I also took the Flow dance course with Dee Street Studios. The course was described as “Celebrating the sassy, the sensual and the cheeky from Afro, hip hop, r&b and dancehall, Flow gives you the space to release, love yourself and feel sexy and grounded.” Booyah!

And right now, my favourite way of moving is Zumba – mostly because I’ve discovered some fun instructors who run sassy classes close to home. Convenience matters for long-term commitment, I have found.

Also in the theme of movement, I bought myself a stand-up desk earlier in the year, since I have a desk-based profession. I usually have Latin dance music playing (influenced by Zumba) as I work, which sees me swaying my hips – thank goodness I mostly work from home!

Deeper connection

Moving on to deeper connection, this year I learned that by not regularly expressing myself in writing, I lost a part of me. I dabbled in a couple watercolour painting classes to reconnect to my core, and while it was fun (and daunting at times, for I was a true beginner), words, I realised, are my medium.

I also focused on making more time for people who make me feel positive and alive. To work out who they are, I observed my thoughts, feelings and behaviour patterns while in the company of people.

To make more time, I took the initiative – rather than waiting for them to get in touch – by messaging, calling, catching up with them (if they are based in Melbourne, too), and consuming their material if they are artists.

Other realisations

As I reflected on 2017, I realised I also did a healthy amount of travel.

It was my husband’s dream to see the Northern Lights, and exactly this time last year, from the 1st to 5th of January 2017, we braced -40°C in Ivalo, Finland, and crossed our fingers in hope that we got to see one of nature’s greatest spectacles.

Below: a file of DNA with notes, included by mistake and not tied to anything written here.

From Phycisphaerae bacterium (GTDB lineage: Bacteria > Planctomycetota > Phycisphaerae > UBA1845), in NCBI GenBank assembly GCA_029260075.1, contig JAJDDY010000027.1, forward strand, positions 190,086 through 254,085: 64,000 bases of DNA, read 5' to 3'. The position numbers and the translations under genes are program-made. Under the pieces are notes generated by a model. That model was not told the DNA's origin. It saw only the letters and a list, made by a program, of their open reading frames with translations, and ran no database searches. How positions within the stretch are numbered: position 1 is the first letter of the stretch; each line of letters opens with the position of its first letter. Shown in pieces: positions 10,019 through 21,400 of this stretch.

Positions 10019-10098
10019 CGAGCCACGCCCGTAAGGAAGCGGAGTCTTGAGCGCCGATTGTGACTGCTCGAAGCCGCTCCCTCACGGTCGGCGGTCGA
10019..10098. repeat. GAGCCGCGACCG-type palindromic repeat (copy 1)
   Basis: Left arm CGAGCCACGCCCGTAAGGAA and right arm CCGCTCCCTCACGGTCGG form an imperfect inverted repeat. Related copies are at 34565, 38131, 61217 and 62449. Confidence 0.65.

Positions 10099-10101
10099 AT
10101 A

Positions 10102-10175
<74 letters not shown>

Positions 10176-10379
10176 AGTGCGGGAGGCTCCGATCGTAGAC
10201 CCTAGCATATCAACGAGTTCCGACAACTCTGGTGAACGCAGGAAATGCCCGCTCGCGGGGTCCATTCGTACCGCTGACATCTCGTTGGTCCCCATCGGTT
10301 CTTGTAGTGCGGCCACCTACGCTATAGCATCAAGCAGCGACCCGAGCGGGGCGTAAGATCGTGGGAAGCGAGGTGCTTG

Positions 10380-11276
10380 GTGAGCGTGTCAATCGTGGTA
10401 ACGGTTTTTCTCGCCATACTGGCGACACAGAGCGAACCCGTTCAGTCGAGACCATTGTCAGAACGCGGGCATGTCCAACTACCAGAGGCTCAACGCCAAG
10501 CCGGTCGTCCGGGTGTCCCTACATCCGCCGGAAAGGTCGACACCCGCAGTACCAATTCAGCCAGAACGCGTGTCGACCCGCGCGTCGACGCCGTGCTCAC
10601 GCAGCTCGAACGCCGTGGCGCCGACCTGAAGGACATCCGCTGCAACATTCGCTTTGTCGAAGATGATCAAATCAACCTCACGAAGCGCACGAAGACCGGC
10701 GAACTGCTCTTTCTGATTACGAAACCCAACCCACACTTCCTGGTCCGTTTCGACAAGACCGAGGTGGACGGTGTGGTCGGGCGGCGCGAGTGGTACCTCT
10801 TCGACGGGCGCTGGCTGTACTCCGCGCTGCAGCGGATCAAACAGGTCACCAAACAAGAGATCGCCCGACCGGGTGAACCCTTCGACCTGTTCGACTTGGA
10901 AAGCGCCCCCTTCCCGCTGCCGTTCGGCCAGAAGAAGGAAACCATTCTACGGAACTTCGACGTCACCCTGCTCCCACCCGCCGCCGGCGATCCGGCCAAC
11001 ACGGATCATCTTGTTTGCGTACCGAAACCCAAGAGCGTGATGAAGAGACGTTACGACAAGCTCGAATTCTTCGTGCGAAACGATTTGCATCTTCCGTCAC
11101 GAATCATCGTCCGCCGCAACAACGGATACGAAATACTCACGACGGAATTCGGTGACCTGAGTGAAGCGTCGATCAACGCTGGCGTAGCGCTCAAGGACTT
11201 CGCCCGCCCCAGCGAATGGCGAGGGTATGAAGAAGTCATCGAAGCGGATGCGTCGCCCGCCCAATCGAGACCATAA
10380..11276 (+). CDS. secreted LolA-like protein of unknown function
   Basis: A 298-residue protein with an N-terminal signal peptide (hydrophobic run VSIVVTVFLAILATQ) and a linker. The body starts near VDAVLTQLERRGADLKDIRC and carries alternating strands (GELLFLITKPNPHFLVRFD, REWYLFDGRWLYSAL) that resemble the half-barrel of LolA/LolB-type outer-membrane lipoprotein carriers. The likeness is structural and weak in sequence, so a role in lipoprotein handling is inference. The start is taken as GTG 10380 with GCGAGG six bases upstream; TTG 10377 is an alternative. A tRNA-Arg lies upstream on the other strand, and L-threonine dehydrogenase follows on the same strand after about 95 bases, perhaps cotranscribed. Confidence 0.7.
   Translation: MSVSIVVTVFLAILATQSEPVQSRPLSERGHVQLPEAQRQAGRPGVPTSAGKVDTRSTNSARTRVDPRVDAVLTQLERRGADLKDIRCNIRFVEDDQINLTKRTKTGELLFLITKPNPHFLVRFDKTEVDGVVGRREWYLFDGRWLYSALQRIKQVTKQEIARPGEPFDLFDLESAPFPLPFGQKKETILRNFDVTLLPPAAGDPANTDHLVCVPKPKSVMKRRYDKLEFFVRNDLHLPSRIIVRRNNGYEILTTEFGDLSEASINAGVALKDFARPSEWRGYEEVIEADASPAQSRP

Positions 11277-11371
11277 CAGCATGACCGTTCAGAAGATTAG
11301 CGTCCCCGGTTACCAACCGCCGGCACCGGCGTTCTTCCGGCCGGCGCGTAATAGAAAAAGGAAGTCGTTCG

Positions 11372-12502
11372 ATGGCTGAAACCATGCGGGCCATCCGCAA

Luckily, the gods blessed us two nights in a row. The lights danced in the pitch-black sky, and we watched in awe, momentarily forgetting our frozen faces.

northern lights ivalo finland

The lure of the lights wasn’t enough, though. I had brokered a deal with hubby before we booked the trip: If I was going to freeze my butt for his bucket-list item, we had to tag a place on the way home that was considerably warmer – and I chose Morocco. I hadn’t realised that at this time of year north of West Africa is also chilly. But I suppose 9°C is considerably warmer than -40°C.

For me, Morocco didn’t hold a candle to the experience I had in Finland, but it did satisfy my curiosity about a place I’ve always wanted to visit.

In May, the Greek island of Hydra called me for a yoga retreat. As soon as the yoga studio I had been a member at advertised this retreat in 2016, I jumped onto it. The idea of yoga on a Greek island with cobblestone streets, traditional tavernas, brightly coloured doors, a crescent-shaped harbour, and no cars (just donkeys!) held me in such a strong magnetic pull, that I just had to book in.

What I had learned is that I let romanticising get the better of me. Yes, I did want to visit the island, but not while on a yoga retreat (too much yoga for me) with a group of people who weren’t really my people.

While the above trips were pre-planned at least a year in advance, my husband proposed a question to me, out of the blue, in July 2017 – would I like to accompany him to New York in November when he runs the world’s biggest marathon? “Yes”, I sad, without a moment’s hesitation. It has been one of my best holidays yet.

The last significant realisation I had in 2017 is related to work.